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I have an application which has some classes that handle some specific functions, have a lifetime equal to the application itself, and are meant to be used in many parts of the program. For this last reason i call them Services. For example, the Audio Service plays audio files and does many other things related to audio.

Theese classes are instantiated only once at applications startup and it does not make any sense to have more than one per type.

Since i've read many answers about singletons here on SO where their usage is discouraged, i went on by passing a reference to thoose services when needed. As the project is growing i find myself with many classes which need a service reference on their constructor and in some cases even a facade to those services to avoid adding all the services references.

I think i'm doing it wrong. I think this should be a good use for static/singleton classes.

Is this a correct approach?

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up vote 1 down vote accepted

I see one answer suggests introducing Spring. Under the covers, Spring is still passing that reference around where it is needed.

Rather than introducing a new framework into the app, why not just use a Singleton? If it does the job and is easier to maintain than passing a service reference around, I say use it.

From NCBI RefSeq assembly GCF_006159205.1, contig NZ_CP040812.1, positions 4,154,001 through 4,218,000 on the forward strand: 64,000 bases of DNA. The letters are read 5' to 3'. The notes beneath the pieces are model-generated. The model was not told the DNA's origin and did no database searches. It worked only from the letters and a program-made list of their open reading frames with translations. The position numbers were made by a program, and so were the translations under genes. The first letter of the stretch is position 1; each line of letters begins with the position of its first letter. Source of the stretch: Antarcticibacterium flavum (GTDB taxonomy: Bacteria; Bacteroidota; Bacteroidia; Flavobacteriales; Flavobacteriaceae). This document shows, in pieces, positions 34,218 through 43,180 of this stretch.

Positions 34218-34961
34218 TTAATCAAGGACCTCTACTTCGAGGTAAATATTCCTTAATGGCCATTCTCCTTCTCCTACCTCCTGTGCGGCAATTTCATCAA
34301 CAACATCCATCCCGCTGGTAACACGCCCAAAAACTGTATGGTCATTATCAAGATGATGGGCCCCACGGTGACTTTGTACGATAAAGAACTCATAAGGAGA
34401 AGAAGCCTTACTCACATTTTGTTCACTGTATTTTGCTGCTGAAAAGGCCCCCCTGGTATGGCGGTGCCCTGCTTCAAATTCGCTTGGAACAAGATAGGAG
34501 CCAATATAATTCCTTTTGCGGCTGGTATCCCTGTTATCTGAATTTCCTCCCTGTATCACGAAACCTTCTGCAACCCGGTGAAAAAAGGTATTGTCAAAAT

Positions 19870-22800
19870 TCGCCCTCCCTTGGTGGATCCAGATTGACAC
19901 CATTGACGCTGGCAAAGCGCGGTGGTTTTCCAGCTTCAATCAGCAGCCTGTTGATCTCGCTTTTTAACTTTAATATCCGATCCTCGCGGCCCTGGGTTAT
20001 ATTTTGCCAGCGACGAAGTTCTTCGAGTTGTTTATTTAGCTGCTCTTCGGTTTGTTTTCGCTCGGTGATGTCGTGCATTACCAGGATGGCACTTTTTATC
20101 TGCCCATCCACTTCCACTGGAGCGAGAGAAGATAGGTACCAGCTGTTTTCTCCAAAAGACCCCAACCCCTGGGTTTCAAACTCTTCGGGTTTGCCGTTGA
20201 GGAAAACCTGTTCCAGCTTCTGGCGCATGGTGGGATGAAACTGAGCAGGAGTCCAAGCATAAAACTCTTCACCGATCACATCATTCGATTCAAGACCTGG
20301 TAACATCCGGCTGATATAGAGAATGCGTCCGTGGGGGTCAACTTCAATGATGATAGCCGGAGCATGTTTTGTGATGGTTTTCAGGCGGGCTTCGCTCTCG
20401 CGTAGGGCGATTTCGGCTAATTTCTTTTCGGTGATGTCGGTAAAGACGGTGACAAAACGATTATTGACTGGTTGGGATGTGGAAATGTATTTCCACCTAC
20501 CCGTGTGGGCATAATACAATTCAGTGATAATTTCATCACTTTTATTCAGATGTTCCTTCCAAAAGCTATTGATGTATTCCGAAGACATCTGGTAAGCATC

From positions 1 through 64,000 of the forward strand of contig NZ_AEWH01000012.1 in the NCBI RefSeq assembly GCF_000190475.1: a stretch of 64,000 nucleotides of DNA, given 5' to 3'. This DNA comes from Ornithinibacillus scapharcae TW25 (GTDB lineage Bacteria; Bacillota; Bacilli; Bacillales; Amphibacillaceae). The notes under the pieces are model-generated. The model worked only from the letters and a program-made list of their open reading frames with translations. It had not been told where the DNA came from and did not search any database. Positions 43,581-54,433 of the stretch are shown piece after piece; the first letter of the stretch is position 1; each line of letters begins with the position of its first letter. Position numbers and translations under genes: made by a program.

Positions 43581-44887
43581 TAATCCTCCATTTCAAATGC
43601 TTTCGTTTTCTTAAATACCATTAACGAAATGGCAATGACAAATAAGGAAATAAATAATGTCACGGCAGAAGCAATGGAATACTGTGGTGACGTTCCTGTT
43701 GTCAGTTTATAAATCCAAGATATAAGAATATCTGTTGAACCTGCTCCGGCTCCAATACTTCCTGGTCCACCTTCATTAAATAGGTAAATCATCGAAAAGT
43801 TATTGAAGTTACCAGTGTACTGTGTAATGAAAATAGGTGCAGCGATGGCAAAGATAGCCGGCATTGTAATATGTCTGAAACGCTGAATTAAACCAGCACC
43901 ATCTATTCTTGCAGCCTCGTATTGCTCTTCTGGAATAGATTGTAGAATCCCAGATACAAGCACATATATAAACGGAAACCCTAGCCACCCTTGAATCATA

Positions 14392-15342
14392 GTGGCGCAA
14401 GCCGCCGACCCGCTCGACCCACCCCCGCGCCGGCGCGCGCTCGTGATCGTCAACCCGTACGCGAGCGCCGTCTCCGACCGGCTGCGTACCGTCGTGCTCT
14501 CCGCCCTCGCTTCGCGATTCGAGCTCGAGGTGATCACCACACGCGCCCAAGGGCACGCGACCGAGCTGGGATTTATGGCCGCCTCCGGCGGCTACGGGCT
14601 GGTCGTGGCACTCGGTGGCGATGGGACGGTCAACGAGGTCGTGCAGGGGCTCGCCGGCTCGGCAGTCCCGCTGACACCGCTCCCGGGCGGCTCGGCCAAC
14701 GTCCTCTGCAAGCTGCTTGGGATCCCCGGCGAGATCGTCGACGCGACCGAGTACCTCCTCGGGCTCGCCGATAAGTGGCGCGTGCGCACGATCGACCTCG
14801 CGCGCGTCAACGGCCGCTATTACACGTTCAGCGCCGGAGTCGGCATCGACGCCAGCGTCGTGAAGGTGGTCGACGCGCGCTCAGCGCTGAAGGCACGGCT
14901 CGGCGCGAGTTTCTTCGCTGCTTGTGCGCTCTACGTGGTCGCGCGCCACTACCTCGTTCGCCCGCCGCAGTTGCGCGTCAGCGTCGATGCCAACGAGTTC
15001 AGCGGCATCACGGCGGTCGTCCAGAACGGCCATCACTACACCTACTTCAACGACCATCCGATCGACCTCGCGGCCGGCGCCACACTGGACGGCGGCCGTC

If your concern about Singletons is because of their impact on testability, use Dependency Injection (the pattern, not a framework) to decrease coupling to an implementation.

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It seems like you need a dependency injection container with some autowiring capabilities. In case you are using Java, consider Spring for example.

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Singleton actually stands for objects that should be created just only one time only during the application life cycle. These objects actually contain some of the fixed settings. Let's say you got a parser class that is for parsing just only html. The root of HTML should be "" tag. In addition, you don't want to create loads of instances from this parser class because every instance of class will do the same thing. Instance will get a string of html and will give you back X. If you think that your classes will do just only one thing at a time, you can go for singleton. However, if you say that, for instance, your Audio Service should play different audios at a time, I THINK creating instance of a class is better than making it singleton.

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I agree with MikeG. Use a singleton. Since you say these classes are mostly service oriented I wouldn't expect it to cause any problems.

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